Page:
As per the provisions of earlier code, corporate insolvency law comes under companies act and the individual insolvency act comes under two old acts: provisional towns insolvency act and presidential towns insolvency act. Though the two acts dealing with individual insolvency are having similar content, they differ in their territorial jurisdiction. The Presidential towns insolvency act, 1909 applies in presidency towns namely Kolkata, Mumbai and Chennai. The provincial towns insolvency act, 1920 applies to all provinces of India. Such difference in territorial jurisdiction is clearly irrelevant to current Independent India and are completely repealed in the new IBC. Moreover, district courts are responsible for dealing with insolvency petitions leading to larger time delay.

 

The delay is much more pronounced in the case of corporate insolvency due to interplay of several factors. First of all, the law dealing with corporate insolvency is very cumbersome. Liquidation/insolvency process essentially encompasses aspects of recovery, revival, reconstruction and winding up. However, no separate unified insolvency code covering all these in one place is present. Therefore the process is complicated, time consuming and ineffective. There were 4 major legislations related to corporate insolvency namely Companies Act 1956, Sick Industrial Companies (Special Provisions) Act, 1985 (SICA), Securitization and Reconstruction of Financial Assets and Enforcement of security interest (SARFAESI) act, 2002 and Recovery of debts due to Banks and Financial institutions act, 1993.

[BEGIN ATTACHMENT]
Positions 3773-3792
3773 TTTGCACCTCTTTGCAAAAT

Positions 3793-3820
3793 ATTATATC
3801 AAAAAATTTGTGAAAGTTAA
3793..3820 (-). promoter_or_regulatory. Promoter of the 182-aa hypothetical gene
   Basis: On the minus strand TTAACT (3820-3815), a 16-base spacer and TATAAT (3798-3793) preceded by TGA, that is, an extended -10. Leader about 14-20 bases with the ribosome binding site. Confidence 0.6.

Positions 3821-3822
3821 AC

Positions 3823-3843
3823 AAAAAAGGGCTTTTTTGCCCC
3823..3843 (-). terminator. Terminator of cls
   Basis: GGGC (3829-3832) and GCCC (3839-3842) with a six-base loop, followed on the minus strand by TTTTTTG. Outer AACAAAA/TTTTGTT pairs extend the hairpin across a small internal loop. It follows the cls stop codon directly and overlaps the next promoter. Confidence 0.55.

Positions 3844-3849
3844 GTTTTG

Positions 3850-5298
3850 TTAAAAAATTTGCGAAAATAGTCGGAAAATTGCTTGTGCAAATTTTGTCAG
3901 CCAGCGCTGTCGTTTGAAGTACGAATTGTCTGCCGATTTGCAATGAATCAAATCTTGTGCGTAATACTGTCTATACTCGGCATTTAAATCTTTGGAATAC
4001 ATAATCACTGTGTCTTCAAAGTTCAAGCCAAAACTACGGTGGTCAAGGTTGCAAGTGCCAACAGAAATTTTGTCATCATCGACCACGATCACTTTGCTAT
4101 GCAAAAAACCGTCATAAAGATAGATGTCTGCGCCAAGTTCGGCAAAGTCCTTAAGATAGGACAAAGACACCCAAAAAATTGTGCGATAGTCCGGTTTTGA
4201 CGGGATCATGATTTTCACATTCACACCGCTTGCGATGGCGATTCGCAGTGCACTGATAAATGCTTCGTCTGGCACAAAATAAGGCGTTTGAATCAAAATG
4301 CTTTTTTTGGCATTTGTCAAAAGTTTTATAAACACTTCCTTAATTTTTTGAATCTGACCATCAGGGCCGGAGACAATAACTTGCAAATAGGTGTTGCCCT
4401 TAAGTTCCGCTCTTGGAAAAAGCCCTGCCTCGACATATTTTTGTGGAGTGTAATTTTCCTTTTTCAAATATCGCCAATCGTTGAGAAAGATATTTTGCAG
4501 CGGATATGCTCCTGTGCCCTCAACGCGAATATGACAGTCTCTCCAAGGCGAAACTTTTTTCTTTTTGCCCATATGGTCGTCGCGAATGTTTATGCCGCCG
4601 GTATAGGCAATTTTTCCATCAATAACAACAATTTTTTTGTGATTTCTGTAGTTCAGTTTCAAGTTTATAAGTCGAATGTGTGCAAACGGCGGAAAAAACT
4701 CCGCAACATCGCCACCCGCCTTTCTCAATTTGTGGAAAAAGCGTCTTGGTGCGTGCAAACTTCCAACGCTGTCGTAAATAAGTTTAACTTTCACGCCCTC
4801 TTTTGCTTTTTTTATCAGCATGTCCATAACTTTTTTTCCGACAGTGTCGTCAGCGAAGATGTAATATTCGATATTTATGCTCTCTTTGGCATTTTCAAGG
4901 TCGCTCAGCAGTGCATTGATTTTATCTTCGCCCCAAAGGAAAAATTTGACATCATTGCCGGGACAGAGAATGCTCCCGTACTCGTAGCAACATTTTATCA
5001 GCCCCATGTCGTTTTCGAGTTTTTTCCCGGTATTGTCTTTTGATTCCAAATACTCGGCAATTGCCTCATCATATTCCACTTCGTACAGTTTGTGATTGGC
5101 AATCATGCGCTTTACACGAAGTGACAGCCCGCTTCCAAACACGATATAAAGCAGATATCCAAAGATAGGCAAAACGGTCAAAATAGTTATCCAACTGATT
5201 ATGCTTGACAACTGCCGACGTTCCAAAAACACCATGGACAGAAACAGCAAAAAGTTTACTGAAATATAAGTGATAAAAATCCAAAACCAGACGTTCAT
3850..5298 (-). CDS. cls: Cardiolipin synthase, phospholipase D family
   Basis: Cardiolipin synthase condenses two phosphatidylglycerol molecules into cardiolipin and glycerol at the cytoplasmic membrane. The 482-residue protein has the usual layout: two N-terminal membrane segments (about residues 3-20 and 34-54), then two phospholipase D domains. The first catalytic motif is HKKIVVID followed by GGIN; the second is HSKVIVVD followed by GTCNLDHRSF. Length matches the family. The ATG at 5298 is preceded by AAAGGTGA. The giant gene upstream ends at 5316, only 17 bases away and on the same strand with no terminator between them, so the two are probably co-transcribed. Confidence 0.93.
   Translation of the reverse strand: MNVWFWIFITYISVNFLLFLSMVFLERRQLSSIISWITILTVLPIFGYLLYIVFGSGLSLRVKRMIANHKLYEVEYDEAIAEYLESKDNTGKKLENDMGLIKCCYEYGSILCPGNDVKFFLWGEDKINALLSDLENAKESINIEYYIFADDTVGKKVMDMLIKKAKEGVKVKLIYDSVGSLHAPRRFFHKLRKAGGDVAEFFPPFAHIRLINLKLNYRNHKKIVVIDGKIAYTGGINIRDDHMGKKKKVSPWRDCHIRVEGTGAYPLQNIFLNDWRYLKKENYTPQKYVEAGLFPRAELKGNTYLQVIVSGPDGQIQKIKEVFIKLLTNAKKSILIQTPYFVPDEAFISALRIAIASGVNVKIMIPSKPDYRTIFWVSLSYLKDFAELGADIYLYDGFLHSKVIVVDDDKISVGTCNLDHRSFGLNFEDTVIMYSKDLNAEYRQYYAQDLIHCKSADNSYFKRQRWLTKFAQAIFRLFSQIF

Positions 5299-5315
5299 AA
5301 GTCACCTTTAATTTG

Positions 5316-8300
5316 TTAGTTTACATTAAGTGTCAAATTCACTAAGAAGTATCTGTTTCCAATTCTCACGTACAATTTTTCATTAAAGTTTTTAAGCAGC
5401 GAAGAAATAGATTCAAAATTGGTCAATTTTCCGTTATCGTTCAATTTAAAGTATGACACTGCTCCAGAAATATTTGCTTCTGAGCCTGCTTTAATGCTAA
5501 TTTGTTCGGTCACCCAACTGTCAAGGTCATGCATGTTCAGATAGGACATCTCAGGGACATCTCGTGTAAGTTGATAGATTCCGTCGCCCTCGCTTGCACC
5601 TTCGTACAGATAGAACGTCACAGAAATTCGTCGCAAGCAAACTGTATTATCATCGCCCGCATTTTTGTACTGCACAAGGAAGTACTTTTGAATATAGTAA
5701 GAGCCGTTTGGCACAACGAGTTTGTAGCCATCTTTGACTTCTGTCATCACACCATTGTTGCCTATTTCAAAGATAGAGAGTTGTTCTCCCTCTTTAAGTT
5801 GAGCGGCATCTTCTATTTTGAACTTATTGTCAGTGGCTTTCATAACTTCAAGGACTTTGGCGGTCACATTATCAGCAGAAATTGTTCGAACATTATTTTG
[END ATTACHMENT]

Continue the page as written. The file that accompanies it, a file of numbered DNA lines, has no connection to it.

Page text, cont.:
Secondly, the rate of recovery is prohibitively low for creditors to file petition against corporate debtors. The Board for Industrial and Financial Reconstruction set up under the provisions of SICA is responsible for determining the sickness of industrial companies and a company is declared sick if at the end of financial year it accumulates losses equal to or exceeding 50% of its average net worth in the immediately preceding 4 financial years. The corporate insolvency liquidation process used to take 10 to 20 years. It provides the debtors with ample time for indulging in siphoning off and stripping of assets. All these factors compounded and resulted in recovery rate of a meagre 25.7 cents per dollar. Though the government had earlier come up with SARFAESI act to mitigate the issues of SICA and BIFR, it was applicable only for banks and financial institutions keeping the private creditors still at bay.